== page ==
Matthew 16:18: The Petros-petra Wordplay—Greek, Aramaic, or Hebrew?

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The pinnacle of the gospel story may be Jesus' dramatic statement, "You are Petros and on this petra I will build my church." The saying seems to contain an obvious Greek wordplay, indicating that Jesus spoke in Greek. However, it is possible that "Petros...petra" is a Hebrew wordplay.

Revised: 11-Dec-2014
The Siq (“pass”), the narrow winding canyon that leads to Petra, the fabulous rock-hewn Nabatean city would of the Dead Sea. The walls of the canyon tower 150-300 feet high, and at the final turn there comes into view the exquisite El Khazneh (“the Treasury”). Photo taken by David Bivin. Copyright

The pinnacle of the gospel drama may be Jesus’ dramatic statement, “You are Petros and on this petra I will build my church.” The saying seems to contain an obvious Greek wordplay, perhaps indicating that Jesus spoke in Greek. However, it is possible that “Petros…petra” is a Hebrew wordplay.[1]

The recognition that the synoptic gospels are derived from a Semitic source or sources seems essential to any productive methodology of interpretation. Often, unless one translates the Greek texts of the synoptic gospels to Hebrew, one cannot fully understand their meaning. For example, when the Beatitudes are translated to Hebrew, one sees that they are not eschatological, but, like the beatitudes of the Hebrew Scriptures,[2] speak of rewards in the here and now.

Greek Wordplay?

The Greek words πέτρος (petros) and πέτρα (petra) employed by Jesus in Matthew 16:18 make a nice wordplay. This Greek wordplay appears to be a direct contradiction to the assumption that Jesus taught in Hebrew. If Jesus delivered this saying in Hebrew, as many scholars in Israel assume, how could it have contained a Greek wordplay?

Some scholars have suggested an Aramaic background to Jesus’ saying. Joseph A. Fitzmyer, Professor Emeritus of The Catholic University of America in Washington, D.C., and one of the world’s most distinguished New Testament scholars, suggests that Jesus employed an Aramaic wordplay (Kepha-kepha) in his response to Peter’s declaration.[3] However, Fitzmyer acknowledges a difficulty: he wonders why the Matthean Jesus did not say, “On this petros I will build….”[4] This difficulty is a product of Fitzmyer’s Aramaic reconstruction. He has been forced in Aramaic to reconstruct Jesus’ wordplay using only one word;[5] therefore, he is unable to preserve the wordplay reflected in Greek, a play on two different words.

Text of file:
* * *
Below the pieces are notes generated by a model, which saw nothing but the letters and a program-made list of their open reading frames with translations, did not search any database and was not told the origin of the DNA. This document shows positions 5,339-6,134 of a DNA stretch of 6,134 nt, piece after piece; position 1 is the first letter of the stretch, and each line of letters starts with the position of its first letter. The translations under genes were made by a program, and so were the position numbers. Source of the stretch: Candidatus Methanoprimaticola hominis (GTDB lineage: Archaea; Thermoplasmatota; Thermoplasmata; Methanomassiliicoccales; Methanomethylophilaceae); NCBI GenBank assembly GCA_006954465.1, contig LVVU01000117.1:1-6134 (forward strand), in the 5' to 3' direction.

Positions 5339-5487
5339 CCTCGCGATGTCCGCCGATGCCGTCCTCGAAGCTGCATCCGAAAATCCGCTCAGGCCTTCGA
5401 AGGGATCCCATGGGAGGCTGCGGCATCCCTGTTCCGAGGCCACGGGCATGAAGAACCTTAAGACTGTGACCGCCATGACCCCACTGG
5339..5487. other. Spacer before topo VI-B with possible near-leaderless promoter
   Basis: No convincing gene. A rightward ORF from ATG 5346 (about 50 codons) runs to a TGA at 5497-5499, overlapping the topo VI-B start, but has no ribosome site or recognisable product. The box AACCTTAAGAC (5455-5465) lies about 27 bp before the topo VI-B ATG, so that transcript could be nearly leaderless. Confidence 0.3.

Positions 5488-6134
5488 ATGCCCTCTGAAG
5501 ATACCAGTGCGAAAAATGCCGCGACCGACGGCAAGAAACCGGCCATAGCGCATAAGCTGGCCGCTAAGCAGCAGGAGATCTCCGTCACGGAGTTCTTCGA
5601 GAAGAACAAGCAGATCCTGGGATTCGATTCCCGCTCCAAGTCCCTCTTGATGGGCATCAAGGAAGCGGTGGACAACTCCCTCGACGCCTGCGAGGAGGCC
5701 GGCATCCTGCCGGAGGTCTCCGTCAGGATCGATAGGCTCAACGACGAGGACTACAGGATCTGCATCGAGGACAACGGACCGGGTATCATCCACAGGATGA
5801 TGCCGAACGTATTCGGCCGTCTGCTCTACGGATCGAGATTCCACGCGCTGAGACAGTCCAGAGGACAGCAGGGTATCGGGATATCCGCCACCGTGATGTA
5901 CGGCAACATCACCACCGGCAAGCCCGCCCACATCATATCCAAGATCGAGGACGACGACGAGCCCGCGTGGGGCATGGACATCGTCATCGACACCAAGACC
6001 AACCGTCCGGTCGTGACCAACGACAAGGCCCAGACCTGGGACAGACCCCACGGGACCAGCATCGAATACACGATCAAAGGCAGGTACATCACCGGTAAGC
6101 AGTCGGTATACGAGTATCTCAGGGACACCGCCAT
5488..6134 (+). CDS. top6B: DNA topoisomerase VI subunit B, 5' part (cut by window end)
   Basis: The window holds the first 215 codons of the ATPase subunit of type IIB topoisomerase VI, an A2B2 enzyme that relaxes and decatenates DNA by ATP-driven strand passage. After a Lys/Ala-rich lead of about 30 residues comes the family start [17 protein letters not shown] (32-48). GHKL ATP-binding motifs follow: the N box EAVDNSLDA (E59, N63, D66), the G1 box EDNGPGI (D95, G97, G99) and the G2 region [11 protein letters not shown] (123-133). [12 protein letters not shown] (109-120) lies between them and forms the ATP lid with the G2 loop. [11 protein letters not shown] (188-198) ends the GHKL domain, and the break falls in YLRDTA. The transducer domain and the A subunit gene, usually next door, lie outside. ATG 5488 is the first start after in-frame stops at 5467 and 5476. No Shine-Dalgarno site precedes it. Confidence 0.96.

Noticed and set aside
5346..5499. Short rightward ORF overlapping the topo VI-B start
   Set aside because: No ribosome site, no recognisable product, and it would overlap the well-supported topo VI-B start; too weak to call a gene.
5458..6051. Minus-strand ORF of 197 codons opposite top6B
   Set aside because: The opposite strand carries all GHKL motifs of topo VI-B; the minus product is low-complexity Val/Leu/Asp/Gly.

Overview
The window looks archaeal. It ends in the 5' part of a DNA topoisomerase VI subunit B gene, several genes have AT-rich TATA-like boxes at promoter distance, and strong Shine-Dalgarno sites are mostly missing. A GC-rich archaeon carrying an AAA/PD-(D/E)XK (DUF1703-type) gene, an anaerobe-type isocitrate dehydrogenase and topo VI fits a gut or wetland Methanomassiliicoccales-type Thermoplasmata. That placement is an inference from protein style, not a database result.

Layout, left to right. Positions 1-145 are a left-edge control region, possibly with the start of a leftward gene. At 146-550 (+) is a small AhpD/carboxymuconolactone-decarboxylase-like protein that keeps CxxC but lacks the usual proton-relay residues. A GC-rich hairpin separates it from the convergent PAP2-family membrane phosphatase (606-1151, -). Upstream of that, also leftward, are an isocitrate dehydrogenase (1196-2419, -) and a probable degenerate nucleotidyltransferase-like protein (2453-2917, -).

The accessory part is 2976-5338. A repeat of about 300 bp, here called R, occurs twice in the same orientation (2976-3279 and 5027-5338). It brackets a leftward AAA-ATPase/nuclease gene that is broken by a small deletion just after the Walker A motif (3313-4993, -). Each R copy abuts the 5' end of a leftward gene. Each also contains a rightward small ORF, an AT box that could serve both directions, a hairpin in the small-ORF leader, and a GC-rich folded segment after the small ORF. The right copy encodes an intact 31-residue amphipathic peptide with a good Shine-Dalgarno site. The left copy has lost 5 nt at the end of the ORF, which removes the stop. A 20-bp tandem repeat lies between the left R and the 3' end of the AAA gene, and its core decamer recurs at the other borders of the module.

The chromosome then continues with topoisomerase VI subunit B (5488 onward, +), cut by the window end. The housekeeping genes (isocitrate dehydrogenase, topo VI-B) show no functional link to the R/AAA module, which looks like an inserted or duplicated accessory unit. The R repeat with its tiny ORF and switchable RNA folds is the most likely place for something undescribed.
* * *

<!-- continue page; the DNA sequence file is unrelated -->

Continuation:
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This article originally appeared in issue 46/47 of the Jerusalem Perspective magazine. Click on the image above to view a PDF of the original magazine article.

  • [1] See my, “Hebraisms in the New Testament,” Encyclopedia of Hebrew Language and Linguistics (4 vols.; ed. Geoffrey Khan; Leiden: Brill, 2013), 198-201, and the JP version, “Hebraisms in the New Testament.”
  • [2] For example, Ps. 1:1-3.
  • [3] Joseph A. Fitzmyer, “Aramaic Kepha’ and Peter’s name in the New Testament,”Text and Interpretation: Studies in the New Testament presented to Matthew Black, ed. Ernest Best and R. McL. Wilson (Cambridge, UK: Cambridge University Press, 1979), pp. 121-132. Fitzmyer suggests that in Aramaic Jesus said: antah hu Kepha we’al kepha den ebneh… (You are Kepha[Cephas], and on this kepha [rock] I will build…).
  • [4] Substituting the Greek masculine petros for the Greek feminine petra, the reading of all Greek manuscripts. See Fitzmyer, ibid., pp. 130-131: “The problem that confronts one is to explain why there is in the Matthean passage a translation of the Aramaic substratum, which is claimed to have the same word kepha twice, by two Greek words, πέτρος and πέτρα… If the underlying Aramaic of Matt. xvi.18 had kepha twice, then we should expect σὺ εἶ Πέτρος, καὶ ἐπὶ τούτῳ τῷ πέτρῳ οἰκοδομήσω….” Cf. Fitzmyer’s recent comments in response to a magazine reader’s letter (“Queries & Comments,” Biblical Archaeology Review 19.3 [1993], 70). For Fitzmyer’s Aramaic reconstruction to be correct, the Greek text should read, “on this petros I will build….”
  • [5] The word כֵּפָא (kepha). The only difference between Kepha and kepha in Fitzmyer’s reconstruction is the capitalization of the former. This distinction, however, does not exist in Aramaic, since in Aramaic there are no capital letters.

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  • David N. Bivin

    David N. Bivin

    David N. Bivin is founder and editor of Jerusalem Perspective. A native of Cleveland, Oklahoma, U.S.A., Bivin has lived in Israel since 1963, when he came to Jerusalem on a Rotary Foundation Fellowship to do postgraduate work at the Hebrew University. He studied at the Hebrew…
    [Read more about author]

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